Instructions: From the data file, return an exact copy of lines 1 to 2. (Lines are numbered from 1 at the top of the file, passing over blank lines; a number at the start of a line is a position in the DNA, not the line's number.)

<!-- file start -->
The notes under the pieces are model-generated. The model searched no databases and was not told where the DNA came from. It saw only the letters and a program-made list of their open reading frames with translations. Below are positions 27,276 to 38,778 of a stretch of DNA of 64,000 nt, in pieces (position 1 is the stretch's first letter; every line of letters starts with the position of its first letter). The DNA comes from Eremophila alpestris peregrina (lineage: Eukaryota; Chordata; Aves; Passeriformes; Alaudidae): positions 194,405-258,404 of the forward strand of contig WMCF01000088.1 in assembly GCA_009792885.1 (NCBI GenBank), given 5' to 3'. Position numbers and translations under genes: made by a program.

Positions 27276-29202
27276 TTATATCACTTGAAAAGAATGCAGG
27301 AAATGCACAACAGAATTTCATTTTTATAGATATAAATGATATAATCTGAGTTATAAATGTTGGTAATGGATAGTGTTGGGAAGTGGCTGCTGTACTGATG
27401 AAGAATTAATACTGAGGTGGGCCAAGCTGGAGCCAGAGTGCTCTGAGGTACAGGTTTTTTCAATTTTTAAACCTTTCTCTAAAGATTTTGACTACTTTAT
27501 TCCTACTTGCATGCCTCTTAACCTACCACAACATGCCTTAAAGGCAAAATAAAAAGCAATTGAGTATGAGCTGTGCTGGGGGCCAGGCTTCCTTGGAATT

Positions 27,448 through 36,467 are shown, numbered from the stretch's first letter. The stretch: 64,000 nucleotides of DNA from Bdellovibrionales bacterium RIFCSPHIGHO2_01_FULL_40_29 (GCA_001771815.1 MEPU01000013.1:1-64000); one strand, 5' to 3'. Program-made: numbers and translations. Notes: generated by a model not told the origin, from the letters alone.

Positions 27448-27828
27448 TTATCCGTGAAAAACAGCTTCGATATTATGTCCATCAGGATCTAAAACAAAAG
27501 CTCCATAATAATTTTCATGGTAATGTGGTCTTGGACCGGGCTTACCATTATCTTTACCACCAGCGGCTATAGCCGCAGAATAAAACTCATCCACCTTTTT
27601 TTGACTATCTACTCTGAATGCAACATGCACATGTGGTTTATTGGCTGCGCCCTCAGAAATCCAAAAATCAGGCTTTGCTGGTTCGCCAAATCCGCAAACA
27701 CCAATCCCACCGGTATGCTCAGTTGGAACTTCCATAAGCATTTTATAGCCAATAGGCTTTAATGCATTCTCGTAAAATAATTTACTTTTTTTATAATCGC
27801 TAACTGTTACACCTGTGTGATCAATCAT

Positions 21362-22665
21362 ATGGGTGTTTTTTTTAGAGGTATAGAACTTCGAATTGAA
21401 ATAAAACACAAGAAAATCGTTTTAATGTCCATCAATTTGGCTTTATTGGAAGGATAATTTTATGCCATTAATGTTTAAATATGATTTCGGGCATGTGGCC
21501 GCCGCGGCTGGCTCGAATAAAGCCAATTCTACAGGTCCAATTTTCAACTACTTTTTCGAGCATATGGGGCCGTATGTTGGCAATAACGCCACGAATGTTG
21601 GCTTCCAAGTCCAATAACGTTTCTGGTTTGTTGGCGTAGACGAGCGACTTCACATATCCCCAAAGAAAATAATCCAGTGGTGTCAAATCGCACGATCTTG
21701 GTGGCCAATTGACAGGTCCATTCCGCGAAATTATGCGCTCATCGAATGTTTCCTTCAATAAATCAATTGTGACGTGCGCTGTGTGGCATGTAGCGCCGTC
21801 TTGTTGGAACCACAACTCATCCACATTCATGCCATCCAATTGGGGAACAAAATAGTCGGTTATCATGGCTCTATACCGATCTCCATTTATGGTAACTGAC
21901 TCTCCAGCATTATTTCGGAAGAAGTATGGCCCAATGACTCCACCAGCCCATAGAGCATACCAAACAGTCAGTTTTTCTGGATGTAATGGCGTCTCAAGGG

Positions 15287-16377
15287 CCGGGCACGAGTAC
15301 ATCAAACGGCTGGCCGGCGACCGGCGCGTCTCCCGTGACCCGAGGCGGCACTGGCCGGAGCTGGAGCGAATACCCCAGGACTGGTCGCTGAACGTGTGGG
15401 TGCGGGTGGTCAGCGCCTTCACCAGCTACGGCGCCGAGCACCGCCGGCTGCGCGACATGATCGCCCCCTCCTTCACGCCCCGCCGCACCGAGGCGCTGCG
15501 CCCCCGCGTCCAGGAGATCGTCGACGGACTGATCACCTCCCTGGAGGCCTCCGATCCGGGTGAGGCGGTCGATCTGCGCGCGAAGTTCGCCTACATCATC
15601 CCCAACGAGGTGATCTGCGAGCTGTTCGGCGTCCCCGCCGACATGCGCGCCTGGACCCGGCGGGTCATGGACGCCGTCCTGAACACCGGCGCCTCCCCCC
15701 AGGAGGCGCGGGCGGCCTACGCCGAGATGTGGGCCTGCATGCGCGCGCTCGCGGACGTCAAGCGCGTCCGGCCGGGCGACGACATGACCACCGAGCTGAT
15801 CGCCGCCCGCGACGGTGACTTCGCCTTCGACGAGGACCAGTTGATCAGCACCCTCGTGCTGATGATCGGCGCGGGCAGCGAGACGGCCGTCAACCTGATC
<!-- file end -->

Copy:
The notes under the pieces are model-generated. The model searched no databases and was not told where the DNA came from. It saw only the letters and a program-made list of their open reading frames with translations. Below are positions 27,276 to 38,778 of a stretch of DNA of 64,000 nt, in pieces (position 1 is the stretch's first letter; every line of letters starts with the position of its first letter). The DNA comes from Eremophila alpestris peregrina (lineage: Eukaryota; Chordata; Aves; Passeriformes; Alaudidae): positions 194,405-258,404 of the forward strand of contig WMCF01000088.1 in assembly GCA_009792885.1 (NCBI GenBank), given 5' to 3'. Position numbers and translations under genes: made by a program.

Positions 27276-29202